Kanye West is explaining his cryptic comment that the 13th Amendment should be "abolished." On Sunday, the rapper tweeted a photo of himself wearing a MAGA hat and said, "We will provide jobs for all who are free from prisons as we abolish the 13th amendment." The 13th Amendment states, "Neither slavery nor involuntary servitude, except as a punishment for crime whereof the party shall have been duly convicted, shall exist within the United States, or any place subject to their jurisdiction," followed by a second sentence giving Congress the power to enforce the amendment. The amendment is known for abolishing slavery.
Later, West wrote another tweet about the 13th Amendment calling it "slavery in disguise meaning it never ended We are the solution that heals." West said later that he misspoke, and meant that he wants to "amend" the amendment, not rescind it.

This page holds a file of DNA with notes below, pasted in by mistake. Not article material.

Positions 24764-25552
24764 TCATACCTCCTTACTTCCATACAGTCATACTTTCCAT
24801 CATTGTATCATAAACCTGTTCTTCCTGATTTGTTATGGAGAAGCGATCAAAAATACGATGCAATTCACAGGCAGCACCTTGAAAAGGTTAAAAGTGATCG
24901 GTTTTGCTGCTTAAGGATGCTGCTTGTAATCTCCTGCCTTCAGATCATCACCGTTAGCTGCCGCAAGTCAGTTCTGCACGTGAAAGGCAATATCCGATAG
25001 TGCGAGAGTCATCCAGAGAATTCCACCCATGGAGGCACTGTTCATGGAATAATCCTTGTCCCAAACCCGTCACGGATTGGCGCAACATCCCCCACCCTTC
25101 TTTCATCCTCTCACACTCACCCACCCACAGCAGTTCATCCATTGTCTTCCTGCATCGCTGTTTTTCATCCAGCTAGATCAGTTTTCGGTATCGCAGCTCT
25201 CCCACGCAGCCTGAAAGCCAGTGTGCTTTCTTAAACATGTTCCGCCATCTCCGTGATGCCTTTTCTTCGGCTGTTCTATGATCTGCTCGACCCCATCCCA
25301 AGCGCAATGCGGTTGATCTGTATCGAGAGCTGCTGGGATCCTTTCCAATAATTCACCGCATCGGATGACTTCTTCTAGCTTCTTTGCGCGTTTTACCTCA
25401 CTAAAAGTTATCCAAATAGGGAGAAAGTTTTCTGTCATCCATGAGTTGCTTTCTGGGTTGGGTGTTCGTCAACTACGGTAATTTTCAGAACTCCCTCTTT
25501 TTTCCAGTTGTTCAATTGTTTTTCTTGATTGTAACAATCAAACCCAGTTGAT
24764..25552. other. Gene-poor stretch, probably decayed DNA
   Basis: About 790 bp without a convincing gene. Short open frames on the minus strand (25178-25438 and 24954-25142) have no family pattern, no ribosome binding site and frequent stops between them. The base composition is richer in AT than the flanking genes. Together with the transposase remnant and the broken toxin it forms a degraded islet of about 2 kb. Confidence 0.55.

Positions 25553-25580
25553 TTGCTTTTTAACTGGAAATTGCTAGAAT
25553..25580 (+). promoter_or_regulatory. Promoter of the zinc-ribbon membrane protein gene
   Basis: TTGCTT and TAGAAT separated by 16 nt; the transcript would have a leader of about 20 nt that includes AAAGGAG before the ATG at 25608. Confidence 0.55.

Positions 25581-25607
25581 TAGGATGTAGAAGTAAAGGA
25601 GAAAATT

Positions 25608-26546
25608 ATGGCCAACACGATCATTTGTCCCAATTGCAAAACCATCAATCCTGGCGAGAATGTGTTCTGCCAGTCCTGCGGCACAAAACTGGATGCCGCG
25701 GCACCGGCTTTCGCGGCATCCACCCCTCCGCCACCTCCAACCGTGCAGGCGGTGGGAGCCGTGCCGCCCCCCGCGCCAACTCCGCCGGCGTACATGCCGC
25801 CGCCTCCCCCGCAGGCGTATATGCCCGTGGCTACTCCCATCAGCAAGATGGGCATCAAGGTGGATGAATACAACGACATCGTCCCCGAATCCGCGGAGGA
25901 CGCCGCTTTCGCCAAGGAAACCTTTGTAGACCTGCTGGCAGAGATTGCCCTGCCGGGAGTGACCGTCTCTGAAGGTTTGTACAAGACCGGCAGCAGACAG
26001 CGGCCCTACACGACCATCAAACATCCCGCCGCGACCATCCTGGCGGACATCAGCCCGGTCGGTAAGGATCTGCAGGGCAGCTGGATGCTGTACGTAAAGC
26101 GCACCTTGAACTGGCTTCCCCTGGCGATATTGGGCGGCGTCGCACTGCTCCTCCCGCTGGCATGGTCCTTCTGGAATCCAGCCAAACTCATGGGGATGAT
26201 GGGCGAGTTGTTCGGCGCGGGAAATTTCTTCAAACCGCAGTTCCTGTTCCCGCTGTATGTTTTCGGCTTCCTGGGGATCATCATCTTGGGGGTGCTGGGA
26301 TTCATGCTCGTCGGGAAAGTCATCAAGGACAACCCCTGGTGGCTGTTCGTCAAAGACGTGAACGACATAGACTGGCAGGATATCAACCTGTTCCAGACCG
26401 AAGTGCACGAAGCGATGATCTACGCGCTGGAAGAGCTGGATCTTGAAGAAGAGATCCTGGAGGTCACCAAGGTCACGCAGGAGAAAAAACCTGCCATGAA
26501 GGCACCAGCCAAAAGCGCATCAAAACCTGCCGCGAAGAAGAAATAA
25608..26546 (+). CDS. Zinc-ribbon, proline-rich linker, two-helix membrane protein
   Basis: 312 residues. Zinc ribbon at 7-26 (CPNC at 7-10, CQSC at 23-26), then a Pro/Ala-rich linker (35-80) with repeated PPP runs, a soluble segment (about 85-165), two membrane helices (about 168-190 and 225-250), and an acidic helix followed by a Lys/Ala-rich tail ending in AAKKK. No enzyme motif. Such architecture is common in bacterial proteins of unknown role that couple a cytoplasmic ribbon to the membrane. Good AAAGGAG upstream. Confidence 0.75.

On Monday, the rapper appeared on TMZ Live to clarify his comment. He said that he wanted to "amend the 13th," because it allows enslavement or involuntary servitude for those who are in prison.
"Abolish was the wrong language," he said. "I misspoke. Amend is the right word."
The 13th Amendment "translates to: in order to make a freed man a slave, all you have to do is convict them of a crime," said West. "There's people getting paid $0.08 a week working for companies that are privately owned and a lot of them are first-time offenders. A lot of them are nonviolent crimes. And then also we deal with, we're not dealing with the mental health and the therapy."
West argued that most inmates are in prison "due to a reaction to a situation they're in—a reaction to not having an understanding to, of how to create an industry because their dad didn't have a business, so they didn't know how to make money."
West said he's still considering a bid for the presidency of the United States in 2024, and said he was displeased that the authors of U.S. Constitution were all white men.
On Monday, West also tweeted a link to a Washington Post article suggesting the rapper's remark was in fact about prison labor.
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